5:54 Third Quarter: The Cowboys ran a reverse to Crayton who had three offensive linemen in front of him by the time he turned the corner. Problem was center Andre Gurode was looking for a man to block backside instead of looking up field. In a bit of a funny moment, Crayton basically instructed Gurode to turn around and block up field. Had Gurode been a bit more aware, Crayton likely would have scored. It should be noted that Gurode flattened Quinton Teal, sending the defensive back five yards backwards.
12:01 Fourth Quarter: A lot of fans are critical of Anthony Spencer because he has yet to register a sack on the season. What folks are missing is the outstanding run defense he’s providing. On this particular play, Spencer held his edge against two blockers, which forced the Panthers’ running back to the outside for an eventual one yard loss. Sometimes it’s the small things that make you winners.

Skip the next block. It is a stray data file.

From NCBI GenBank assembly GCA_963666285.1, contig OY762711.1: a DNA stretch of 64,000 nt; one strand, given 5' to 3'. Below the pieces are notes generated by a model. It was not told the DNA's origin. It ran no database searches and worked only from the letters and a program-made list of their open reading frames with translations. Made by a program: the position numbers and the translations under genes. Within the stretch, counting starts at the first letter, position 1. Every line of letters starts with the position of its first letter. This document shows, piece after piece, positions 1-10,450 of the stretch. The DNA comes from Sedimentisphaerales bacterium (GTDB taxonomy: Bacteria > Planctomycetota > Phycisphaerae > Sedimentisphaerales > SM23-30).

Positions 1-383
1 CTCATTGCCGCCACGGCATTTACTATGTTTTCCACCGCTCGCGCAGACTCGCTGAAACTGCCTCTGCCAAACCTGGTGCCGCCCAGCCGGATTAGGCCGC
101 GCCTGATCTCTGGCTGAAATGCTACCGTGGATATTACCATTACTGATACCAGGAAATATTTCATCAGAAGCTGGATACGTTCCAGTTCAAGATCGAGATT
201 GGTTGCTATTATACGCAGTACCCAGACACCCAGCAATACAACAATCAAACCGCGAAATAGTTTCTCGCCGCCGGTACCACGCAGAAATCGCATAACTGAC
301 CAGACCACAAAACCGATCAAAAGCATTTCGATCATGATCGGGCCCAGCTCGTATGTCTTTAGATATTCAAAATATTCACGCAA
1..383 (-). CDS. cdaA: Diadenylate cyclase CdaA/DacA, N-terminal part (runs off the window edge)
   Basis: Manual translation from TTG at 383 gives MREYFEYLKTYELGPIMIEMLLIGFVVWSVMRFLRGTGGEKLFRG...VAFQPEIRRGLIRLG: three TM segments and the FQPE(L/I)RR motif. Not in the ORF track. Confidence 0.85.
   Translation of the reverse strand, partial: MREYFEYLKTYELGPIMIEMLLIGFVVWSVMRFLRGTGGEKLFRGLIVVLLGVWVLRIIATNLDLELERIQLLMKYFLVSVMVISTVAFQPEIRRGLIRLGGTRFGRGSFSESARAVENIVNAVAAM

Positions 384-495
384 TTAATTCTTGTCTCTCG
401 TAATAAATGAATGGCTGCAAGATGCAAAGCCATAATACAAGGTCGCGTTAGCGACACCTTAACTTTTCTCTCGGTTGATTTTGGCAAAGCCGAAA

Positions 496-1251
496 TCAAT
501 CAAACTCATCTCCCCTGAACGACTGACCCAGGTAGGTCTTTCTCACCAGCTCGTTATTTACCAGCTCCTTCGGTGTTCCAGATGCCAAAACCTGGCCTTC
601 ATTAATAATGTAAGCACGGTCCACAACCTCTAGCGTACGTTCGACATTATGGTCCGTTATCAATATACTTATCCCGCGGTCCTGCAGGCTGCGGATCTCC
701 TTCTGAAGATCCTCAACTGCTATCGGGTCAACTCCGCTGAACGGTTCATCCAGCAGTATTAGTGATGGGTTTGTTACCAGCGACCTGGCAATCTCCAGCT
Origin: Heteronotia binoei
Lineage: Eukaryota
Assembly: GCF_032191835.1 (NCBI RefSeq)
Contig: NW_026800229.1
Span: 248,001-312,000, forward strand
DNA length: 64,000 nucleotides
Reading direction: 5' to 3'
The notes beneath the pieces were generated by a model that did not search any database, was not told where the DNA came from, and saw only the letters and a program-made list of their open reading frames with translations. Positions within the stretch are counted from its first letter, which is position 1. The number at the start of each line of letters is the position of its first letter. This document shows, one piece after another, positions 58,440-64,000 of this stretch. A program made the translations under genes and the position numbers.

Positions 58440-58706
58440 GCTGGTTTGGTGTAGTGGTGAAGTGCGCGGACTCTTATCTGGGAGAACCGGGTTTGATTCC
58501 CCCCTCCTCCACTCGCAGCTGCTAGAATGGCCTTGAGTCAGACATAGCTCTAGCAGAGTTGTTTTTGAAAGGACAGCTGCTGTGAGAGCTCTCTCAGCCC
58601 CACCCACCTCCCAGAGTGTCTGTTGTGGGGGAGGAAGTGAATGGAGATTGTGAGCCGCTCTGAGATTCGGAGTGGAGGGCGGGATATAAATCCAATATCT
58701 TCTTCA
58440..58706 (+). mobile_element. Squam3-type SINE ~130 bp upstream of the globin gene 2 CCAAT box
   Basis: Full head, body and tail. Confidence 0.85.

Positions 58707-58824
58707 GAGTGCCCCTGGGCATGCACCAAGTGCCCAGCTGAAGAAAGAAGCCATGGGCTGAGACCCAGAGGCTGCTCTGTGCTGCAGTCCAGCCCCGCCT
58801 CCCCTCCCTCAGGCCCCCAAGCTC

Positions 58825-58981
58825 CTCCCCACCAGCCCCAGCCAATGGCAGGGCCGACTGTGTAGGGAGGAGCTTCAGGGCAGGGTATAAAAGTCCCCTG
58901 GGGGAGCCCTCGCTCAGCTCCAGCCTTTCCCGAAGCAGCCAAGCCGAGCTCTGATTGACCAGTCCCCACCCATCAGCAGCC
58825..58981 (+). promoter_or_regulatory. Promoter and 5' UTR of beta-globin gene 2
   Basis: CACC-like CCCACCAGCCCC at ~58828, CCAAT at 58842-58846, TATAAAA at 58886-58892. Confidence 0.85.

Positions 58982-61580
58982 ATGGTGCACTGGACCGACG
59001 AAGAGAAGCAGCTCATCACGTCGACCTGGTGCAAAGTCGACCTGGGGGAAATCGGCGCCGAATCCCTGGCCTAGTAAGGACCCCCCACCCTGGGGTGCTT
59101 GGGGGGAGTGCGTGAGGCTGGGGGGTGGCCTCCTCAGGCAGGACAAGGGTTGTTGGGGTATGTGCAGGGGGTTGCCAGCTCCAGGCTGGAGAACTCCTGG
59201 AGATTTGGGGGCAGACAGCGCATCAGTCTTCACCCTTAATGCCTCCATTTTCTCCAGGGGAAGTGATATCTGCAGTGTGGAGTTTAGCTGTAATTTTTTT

The Cowboys (2-1) go on the road to face a seemingly upstart and undefeated Denver Broncos (3-0).
The Cowboys hope to field at least two healthy running backs on Sunday, and they will need them. The mile-high altitude will tax a lot of players’ stamina, so rotation and substation of fresh bodies will be key.
The Broncos are probably the least impressive undefeated team in the league. Having said that, the Broncos have strong depth at running back in Corey Buckhalter and rookie Knowshon Moreno, as well as an experienced quarterback with Kyle Orton.
I expect them to play to their strengths’ and try to win the time of possession battle.
Look for Dallas to continue to pound the ball on the ground to open up play-action opportunities for Romo and his receivers.
I expect a closer game than might be expected, with the Cowboys pulling out a victory by a single-digit margin.